Wildlife Ways
Vicky Carder

Woody the Woodpecker

Posted Monday, April 14, 2014, at 11:28 AM
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  • Wow... Yes I would love to have him in my trees as well !

    I have and feed the much smaller ones and once in awhile the red bellied will appear. Yes, I remember woody woodpecker cartoons and a fav of mine too.

    -- Posted by haybar on Mon, Apr 14, 2014, at 12:51 PM
  • They can also damage a tree by there pecking.I had a Bradford Pear that had so many holes poked in it that the bark fell off, causing the tree to die. Well at least the Woodpecker Stew was good.Taste like a Sand Crane.

    -- Posted by kings11 on Mon, Apr 14, 2014, at 6:33 PM
  • We have seen a few pileated Woodies in our trees but I did not realize they create a rectangular-sized hole in the tree. I have seen holes with 4-5" diameters and thought it was theirs but maybe someone else was just redecorating (resizing) an existing hole.

    Or is the rectangular hole just for foraging purposes?

    There are numerous red-headed woodpeckers about the size of doves that visit our bird feeder and suet. Is that what they are officially called, Red-Headed"?

    By the way haybar, I want to thank you again for the heads up on hummers. We now have several and I would have felt real guilty had they shown up and not been fed on their trip to points beyond. It would be like going to a favorite restaurant, only to find it closed. :-)

    -- Posted by stevemills on Mon, Apr 14, 2014, at 7:56 PM
  • have a pileated as fairly regular visitor in my backyard and often hear them when walking the neighbor hood; they are a magnificent bird. Steve, that might be a Red Bellied Woodpecker; they are speckled with reddish coloring on their underside and also red on the head. Red Headed Wood Peckers' entire head is solid bright red and body is black and white pattern.

    -- Posted by bentryder on Tue, Apr 15, 2014, at 1:54 PM
  • Steve - The woodpeckers you are seeing with red heads are most likely Red-bellied Woodpeckers. Redheaded woodpeckers are on the endangered species list and are fairly uncommon to see.

    Flickers, which are related to woodpeckers, also have red markings on their head, but it is not as intense as woodpeckers.

    Flickers are identified by the color of the feather shaft on the underside of the wing - there are red-shafted and yellow-shafted flickers.

    All woodpeckers and flickers nest in cavaities in trees, so the holes are used for foraging and nesting.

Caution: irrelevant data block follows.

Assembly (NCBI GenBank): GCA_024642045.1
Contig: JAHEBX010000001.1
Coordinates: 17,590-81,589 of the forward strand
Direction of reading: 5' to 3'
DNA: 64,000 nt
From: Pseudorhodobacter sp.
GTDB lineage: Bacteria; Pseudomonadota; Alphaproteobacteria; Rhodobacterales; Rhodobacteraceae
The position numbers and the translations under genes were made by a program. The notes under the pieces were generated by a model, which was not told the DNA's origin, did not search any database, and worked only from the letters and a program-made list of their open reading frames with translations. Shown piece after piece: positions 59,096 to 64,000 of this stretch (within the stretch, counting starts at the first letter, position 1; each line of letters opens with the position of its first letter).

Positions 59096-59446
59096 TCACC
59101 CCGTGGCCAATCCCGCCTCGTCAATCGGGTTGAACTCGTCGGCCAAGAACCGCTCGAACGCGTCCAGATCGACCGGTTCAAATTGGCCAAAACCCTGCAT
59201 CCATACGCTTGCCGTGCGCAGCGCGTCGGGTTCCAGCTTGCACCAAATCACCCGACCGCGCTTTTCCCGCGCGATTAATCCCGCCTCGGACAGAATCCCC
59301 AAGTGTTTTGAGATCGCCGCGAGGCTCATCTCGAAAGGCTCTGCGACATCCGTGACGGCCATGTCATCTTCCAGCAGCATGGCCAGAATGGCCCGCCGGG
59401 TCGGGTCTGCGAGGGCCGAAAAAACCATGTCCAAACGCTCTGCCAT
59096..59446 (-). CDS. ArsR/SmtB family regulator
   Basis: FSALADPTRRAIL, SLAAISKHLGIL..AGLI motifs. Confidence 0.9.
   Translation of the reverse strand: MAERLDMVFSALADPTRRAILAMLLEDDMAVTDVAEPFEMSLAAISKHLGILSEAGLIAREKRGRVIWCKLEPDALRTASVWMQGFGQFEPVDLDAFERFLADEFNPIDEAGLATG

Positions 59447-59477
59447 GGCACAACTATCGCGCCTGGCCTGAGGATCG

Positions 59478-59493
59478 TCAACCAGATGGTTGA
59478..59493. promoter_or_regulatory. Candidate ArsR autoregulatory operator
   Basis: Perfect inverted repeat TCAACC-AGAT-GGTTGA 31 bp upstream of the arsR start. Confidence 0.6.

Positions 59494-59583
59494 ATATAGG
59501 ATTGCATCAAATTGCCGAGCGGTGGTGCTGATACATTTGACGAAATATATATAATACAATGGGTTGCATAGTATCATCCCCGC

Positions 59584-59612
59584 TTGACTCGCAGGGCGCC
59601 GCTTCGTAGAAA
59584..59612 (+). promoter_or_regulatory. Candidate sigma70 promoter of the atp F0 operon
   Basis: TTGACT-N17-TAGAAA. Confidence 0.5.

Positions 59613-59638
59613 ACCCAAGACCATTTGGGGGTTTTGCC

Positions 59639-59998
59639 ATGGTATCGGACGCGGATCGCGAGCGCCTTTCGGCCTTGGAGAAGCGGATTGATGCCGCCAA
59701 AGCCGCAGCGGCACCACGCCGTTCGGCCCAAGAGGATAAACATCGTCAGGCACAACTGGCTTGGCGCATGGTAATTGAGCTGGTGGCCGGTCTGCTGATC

They can damage trees but usually not to the point of killing them. Bradford pear trees are not known for their longevity. I would more suspect it may have been susceptible to insect or disease damage - the woody was probably taking advantage of this. I will defer the answers about tree issues to Steve!

    -- Posted by wildwoman on Wed, Apr 16, 2014, at 12:01 PM
  • First, I agree that the most likely reason the woodpecker was attacking the Bradford pear was because there was something there to eat.

    Secondly, you are right, it is NOT a red headed woodpecker. It has a red head but not the bold black and white. Not sure why it became the the red-belly woodpecker but i see a hint of orange near the belly and I guess "red-headed" monicker was already claimed by the red-headed woodpecker.

    I wonder if the bird that attacked the Bradford pear could have been a sapsucker?

    -- Posted by stevemills on Thu, Apr 17, 2014, at 9:34 AM
  • By the way, a sapsucker is a type of woodpecker, so....."six of one, a half dozen of the other". :-)

    -- Posted by stevemills on Thu, Apr 17, 2014, at 9:44 AM
  • BTW, Bradford Pear trees should be outlawed. The peckers are to be applauded for destroying them. They are invasive and literally do stink (as in fowl odor).

    -- Posted by bentryder on Fri, Apr 18, 2014, at 8:25 AM
  • Has anyone seen the hummers that reside here for summer?

    Last year they were all over, have not seen any this summer .

    I have feeders out since early march for the ones passing thru to north. Maybe they are delayed?

    -- Posted by haybar on Wed, May 28, 2014, at 6:13 PM
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